romance for the use of royalists but it arrested my

Just then some masks from outside invaded the


cafe, dancing hand in hand in a single file led by a burly
man with a cardboard nose. He gambolled in wildly
and behind him twenty others perhaps, mostly Pierrots
and Pierrettes holding each other by the hand and
winding in and out between the chairs and tables:
eyes shining in the holes of cardboard faces, breasts
panting; but all preserving a mysterious silence.

They were people of the poorer sort (white calico
with red spots, costumes), but amongst them there was
a girl in a black dress sewn over with gold half moons,
very high in the neck and very short in the skirt.
Most of the ordinary clients of the cafe didn't even
look up from their games or papers. 1, being alone
and idle, stared abstractedly. The girl costumed as
Night wore a small black velvet mask, what is called
in French a "loup." What made her daintiness join
that obviously rough lot I can't imagine. Her un-
covered mouth and chin suggested refined prettiness.

They filed past my table; the Night noticed perhaps
my fixed gaze and throwing her body forward out of the
wriggling chain shot out at me a slender tongue like a
pink dart. I was not prepared for this, not even to the
extent of an appreciative " Tresjoli," before she wriggled
and hopped away. But having been thus distinguished
I could do no less than follow her with my eyes to the
door where the chain of hands being broken all the
masks were trying to get out at once. Two gentlemen
coming in out of the street stood arrested in the crush.
The Night (it must have been her idiosyncrasy) put
her tongue out at them, too. The taller of the two
(he was in evening clothes under a light wide-open
overcoat) with great presence of mind chucked her
under the chin, giving me the view at the same time
of a flash of white teeth in his dark, lean face. The
other man was very different; fair, with smooth, ruddy


cheeks and burly shoulders. He was wearing a grey
suit, obviously bought ready-made, for it seemed too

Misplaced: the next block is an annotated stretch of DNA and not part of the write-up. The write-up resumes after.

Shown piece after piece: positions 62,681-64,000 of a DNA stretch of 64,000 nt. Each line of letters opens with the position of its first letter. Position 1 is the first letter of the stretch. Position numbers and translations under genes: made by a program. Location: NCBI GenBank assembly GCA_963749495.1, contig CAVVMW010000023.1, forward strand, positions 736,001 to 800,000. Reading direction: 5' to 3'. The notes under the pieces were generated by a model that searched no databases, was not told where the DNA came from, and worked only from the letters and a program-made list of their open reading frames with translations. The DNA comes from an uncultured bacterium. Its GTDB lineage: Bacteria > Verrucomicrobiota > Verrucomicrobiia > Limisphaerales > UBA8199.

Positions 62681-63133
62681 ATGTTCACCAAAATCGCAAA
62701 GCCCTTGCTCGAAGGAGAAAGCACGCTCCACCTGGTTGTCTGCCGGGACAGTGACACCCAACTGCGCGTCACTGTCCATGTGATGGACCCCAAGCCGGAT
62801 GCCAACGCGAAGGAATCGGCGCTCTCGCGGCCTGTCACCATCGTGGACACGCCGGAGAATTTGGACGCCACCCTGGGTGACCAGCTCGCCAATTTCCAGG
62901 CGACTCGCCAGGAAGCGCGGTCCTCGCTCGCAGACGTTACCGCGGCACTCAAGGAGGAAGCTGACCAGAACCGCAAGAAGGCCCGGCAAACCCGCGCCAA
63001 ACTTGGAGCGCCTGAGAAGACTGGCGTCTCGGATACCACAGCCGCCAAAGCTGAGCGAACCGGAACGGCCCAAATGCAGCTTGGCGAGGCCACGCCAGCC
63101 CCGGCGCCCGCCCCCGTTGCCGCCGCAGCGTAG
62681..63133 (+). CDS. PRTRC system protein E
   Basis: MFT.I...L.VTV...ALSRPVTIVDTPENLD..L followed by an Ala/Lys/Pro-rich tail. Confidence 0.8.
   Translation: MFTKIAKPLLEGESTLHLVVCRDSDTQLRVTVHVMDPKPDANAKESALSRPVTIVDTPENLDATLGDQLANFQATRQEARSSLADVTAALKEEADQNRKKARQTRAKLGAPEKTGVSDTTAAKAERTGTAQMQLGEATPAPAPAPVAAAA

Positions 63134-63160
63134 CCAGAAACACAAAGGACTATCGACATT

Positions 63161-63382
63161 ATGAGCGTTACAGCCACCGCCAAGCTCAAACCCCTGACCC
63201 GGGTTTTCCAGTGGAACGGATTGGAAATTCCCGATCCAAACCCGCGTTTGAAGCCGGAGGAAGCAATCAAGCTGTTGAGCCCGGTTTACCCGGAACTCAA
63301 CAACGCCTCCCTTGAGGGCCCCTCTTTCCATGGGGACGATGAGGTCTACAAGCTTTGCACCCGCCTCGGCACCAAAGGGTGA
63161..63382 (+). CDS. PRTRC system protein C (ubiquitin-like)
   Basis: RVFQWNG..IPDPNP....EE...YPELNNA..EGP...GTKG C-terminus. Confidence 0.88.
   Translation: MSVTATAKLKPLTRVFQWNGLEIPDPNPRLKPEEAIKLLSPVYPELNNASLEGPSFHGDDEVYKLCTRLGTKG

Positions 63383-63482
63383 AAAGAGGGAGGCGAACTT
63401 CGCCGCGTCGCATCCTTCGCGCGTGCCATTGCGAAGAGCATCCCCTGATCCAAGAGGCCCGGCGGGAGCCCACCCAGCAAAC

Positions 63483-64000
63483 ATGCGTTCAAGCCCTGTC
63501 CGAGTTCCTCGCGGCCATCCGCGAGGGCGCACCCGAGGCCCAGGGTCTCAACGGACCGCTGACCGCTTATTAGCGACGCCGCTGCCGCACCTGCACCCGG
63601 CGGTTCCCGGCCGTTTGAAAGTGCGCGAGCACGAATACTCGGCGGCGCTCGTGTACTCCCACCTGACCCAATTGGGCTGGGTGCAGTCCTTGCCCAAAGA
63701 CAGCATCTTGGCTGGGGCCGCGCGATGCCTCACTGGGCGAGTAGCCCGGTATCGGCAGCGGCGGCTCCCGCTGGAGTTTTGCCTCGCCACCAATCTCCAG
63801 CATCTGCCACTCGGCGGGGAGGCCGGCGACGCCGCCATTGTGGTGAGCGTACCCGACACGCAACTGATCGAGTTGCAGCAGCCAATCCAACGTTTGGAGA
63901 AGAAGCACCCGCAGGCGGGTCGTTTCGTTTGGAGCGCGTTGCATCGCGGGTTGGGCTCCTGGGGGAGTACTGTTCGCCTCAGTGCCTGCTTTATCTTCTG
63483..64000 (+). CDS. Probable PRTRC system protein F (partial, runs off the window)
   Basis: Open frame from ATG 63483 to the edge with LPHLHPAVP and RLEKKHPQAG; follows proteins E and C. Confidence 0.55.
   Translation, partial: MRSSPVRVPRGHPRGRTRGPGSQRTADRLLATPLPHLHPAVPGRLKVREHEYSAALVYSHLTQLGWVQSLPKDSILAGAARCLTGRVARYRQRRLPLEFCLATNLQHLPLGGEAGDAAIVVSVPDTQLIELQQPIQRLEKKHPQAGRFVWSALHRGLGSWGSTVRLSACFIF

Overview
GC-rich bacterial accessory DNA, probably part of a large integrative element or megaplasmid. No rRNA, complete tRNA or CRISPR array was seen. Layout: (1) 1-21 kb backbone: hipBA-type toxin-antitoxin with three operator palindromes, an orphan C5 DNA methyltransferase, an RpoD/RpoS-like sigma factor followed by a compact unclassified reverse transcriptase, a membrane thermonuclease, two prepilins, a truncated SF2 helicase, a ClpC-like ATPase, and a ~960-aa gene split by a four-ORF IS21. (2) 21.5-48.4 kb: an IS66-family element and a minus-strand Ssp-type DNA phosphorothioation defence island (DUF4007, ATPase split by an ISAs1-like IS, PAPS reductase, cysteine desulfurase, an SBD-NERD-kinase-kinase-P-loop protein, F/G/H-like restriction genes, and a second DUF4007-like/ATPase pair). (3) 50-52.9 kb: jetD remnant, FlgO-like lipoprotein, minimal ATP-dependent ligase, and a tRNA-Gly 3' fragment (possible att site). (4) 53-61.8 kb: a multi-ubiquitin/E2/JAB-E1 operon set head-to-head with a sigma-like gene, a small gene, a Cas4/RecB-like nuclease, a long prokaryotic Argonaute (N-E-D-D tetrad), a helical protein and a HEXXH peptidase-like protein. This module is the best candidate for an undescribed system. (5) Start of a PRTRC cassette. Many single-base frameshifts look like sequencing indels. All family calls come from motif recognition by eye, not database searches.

tight for his powerful frame.

That man was not altogether a stranger to me. For
the last week or so I had been rather on the look-out for
him in all the public places where in a provincial town
men may expect to meet each other. I saw him for the
first time (wearing that same grey ready-made suit)
in a legitimist drawing-room where, clearly, he was an
object of interest, especially to the women. I had
caught his name as Monsieur Mills. The lady who
had introduced me took the earliest opportunity to
murmur into my ear: "A relation of Lord X." (Un
proche parent de Lord X.) And then she added, casting
up her eyes: "A good friend of the King." Meaning
Don Carlos of course.

I looked at the proche parent; not on account of the
parentage but marvelling at his air of ease in that cum-
brous body and in such tight clothes, too. But pres-
ently the same lady informed me further: "He has
come here amongst us un nan f rage"

I became then really interested. I had never seen a
shipwrecked person before. All the boyishness in me
was aroused. I considered a shipwreck as an unavoid-
able event sooner or later in my future.

Meantime the man thus distinguished in my eyes
glanced quietly about and never spoke unless addressed
directly by one of the ladies present. There were more
than a dozen people in that drawing-room, mostly
women eating fine pastry and talking passionately. It
might have been a Carlist committee meeting of a
particularly fatuous character. Even my youth and
inexperience were aware of that. And I was by a long
way the youngest person in the room. That quiet
Monsieur Mills intimidated me a little by his age (I


suppose he was thirty-five), his massive tranquillity,
his clear, watchful eyes. But the temptation was too
great and I addressed him impulsively on the subject
of that shipwreck.

He turned his big fair face towards me with surprise in
his keen glance, which (as though he had seen through
me in an instant and found nothing objectionable)
changed subtly into friendliness. On the matter of the
shipwreck he did not say much. He only told me that
it had not occurred in the Mediterranean, but on the
other side of Southern France in the Bay of Biscay.
"But this is hardly the place to enter on a story of that
kind," he observed, looking round at the room with a
faint smile as attractive as the rest of his rustic but
well-bred personality.

I expressed my regret. I should have liked to hear all
about it. To this he said that it was not a secret and
that perhaps next time we met. . . .

"But where can we meet?" I cried. "I don't come
often to this house, you know."

"Where? Why! on the Cannebiere to be sure.
Everybody meets everybody else at least once a day
on the pavement opposite the Bourse.""